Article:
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Apart from controlling the cards that are on the top of our deck, the next important step to going infinite with Timesifter is having expensive cards in our deck to put on top of our library. Unfortunately, it's hard to play really expensive cards in Modern, since the format is fast and efficient, so here we cheat a bit with Terminus and Temporal Mastery. While these cards are six and seven mana as far as Timesifter is concerned, we can miracle them for just one and two mana, making them extremely undercosted in our deck, which has so many ways to get them on top of our deck. Terminus gives us a wrath to help against creature-based decks, while Temporal Master gives us a random extra turn to develop our board and set up our Timesifter combo. Just be aware: in the late game, once we have Timesifter going, it's often better to not cast these cards and instead leave them in hand to Brainstorm back on top of our deck with Jace, the Mind Sculptor to get an extra turn with Timesifter (I made the mistake of casting Temporal Mastery with Timesifter out a few times, even though it doesn't do much of anything).

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When it comes to actually killing our opponent, apart from ultimating Jace, the Mind Sculptor, we have a couple of options. Teferi, Hero of Dominaria is great once we start taking all of the turns with Timesifter. We simply tick it up to ultimate; then, after we ultimate, every time we Brainstorm with Jace, the Mind Sculptor, we can exile three of our opponent's permanents. Combine that with the card we draw each turn, and it won't take long to exile all of our opponent's permanents for the flawless victory. Meanwhile, Celestial Colonnade gives us a way to kill our opponent with damage. Once we have Jace and Timesifter, we don't really need to spend our mana on spells anymore, since we should be able to take all of the turns by Brainstorming with Jace, so we can spend our mana to activate Celestial Colonnade and hit our opponent for four in the air each turn until they are dead.

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Otherwise, we just have some boring counters and removal to help make sure that we can stay alive long enough to get our Jace, the Mind Sculptor / Timesifter combo going. Cryptic Command is great because apart from offering a lot of flexibility when we cast it, it's also expensive enough that it usually earns us an extra turn when it's exiled to Timesifter. Meanwhile, Path to Exile, Logic Knot, and Detention Sphere aren't great with Timesifter, but that's fine because we are planning on casting these cards in the early game to deal with our opponent's creatures and spells, which helps us survive until we get our combo online.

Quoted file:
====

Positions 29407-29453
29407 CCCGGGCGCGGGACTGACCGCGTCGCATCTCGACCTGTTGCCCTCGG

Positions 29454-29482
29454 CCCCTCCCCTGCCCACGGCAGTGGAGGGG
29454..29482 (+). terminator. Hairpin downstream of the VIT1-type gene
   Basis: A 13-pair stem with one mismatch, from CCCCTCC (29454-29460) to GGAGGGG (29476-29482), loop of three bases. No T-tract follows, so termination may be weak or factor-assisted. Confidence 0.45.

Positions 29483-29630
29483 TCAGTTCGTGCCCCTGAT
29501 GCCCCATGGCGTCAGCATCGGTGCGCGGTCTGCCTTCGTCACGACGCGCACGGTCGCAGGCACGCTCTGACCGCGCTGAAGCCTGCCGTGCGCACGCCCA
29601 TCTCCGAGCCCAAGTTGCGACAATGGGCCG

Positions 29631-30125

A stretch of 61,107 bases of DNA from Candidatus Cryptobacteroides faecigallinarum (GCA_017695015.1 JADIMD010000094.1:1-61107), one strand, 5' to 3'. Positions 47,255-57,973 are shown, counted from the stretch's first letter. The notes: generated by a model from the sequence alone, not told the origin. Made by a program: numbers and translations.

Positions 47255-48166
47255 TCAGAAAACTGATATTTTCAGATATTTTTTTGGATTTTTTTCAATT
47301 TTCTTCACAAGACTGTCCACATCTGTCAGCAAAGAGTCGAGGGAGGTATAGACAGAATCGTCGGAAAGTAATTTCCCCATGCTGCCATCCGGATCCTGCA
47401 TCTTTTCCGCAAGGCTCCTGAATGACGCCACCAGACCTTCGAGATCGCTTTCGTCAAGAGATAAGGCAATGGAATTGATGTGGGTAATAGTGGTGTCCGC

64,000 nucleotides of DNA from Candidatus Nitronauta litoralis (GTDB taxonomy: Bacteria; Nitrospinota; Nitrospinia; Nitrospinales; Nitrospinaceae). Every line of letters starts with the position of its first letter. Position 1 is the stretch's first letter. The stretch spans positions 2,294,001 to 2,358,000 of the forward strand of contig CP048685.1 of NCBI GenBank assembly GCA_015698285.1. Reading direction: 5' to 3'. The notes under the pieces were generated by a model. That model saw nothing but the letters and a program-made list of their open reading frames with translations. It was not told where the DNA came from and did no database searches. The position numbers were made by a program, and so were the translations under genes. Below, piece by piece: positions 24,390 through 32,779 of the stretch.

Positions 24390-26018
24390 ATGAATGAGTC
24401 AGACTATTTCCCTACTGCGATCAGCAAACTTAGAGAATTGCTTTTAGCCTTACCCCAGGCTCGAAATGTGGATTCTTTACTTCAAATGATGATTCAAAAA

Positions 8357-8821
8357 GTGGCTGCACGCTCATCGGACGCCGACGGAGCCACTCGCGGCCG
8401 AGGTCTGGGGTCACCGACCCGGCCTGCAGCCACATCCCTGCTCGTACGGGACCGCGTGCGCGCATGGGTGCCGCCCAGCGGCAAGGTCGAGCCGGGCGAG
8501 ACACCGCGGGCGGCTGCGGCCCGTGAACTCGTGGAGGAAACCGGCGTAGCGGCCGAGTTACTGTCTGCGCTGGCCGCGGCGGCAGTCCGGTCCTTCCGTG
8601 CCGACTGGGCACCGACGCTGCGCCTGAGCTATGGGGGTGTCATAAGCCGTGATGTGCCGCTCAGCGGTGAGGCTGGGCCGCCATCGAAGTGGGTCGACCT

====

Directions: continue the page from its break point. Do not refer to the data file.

The Matchups

Based on the matches we played, the biggest problem for Timesifter Miracles is fast decks. Since we are playing Timesifter and expensive miracles over cheaper options, if we don't hit our removal (or miracle Terminus) at the right time, it's pretty easy to get run over by aggro before we get a chance to set up the Timesifter combo. While having a ton of ways to dig through our deck helps, this isn't always enough. On the other hand, Timesifter Miracles is great against slower decks. If we survive until we get Jace, the Mind Sculptor and Timesifter on the battlefield, we are pretty much guaranteed to win the game by taking all of the turns. Also, it's worth mentioning that we have a ton of good options for all of the popular decks in our sideboard, so even if we are a bit weak in game one in some matchups, things usually improve once we go to games two and three. 

The Odds

The odds are a bit weird this week. We played five matches and technically won two (good for a 40% match win percentage), although in a good life lesson about recording Against the Odds while sick and taking tons of cold medication, we thought that we won three, not realizing that we actually killed ourselves in our first match against Bogles. As far as games, we won five of 11, good for a 45% game win percentage, which makes Timesifter Miracles about average for an Against the Odds deck. However, the biggest thing we learned from our matches is that the combo of Timesifter and Jace, the Mind Sculptor is strangely effective. I'm not sure we ever fizzled once we got both of those cards on the battlefield, and as long as we didn't accidentally kill ourselves (see: the Bogles match), we had no problems closing out the game during our infinite turns!

Vote for Next Week's Deck

Core Set 2019 is released on Magic Online in just a couple of days, so no poll this week. Instead, we'll kick of our exploration of the new set next week with a special episode. Don't worry, the poll will be back next week and feature a bunch of sweet new Core Set 2019 options!

Conclusion

Anyway, that's all for today! As always, leave your thoughts, ideas, opinions, and suggestions in the comments, and you can reach me on Twitter @SaffronOlive or at SaffronOlive@MTGGoldfish.com.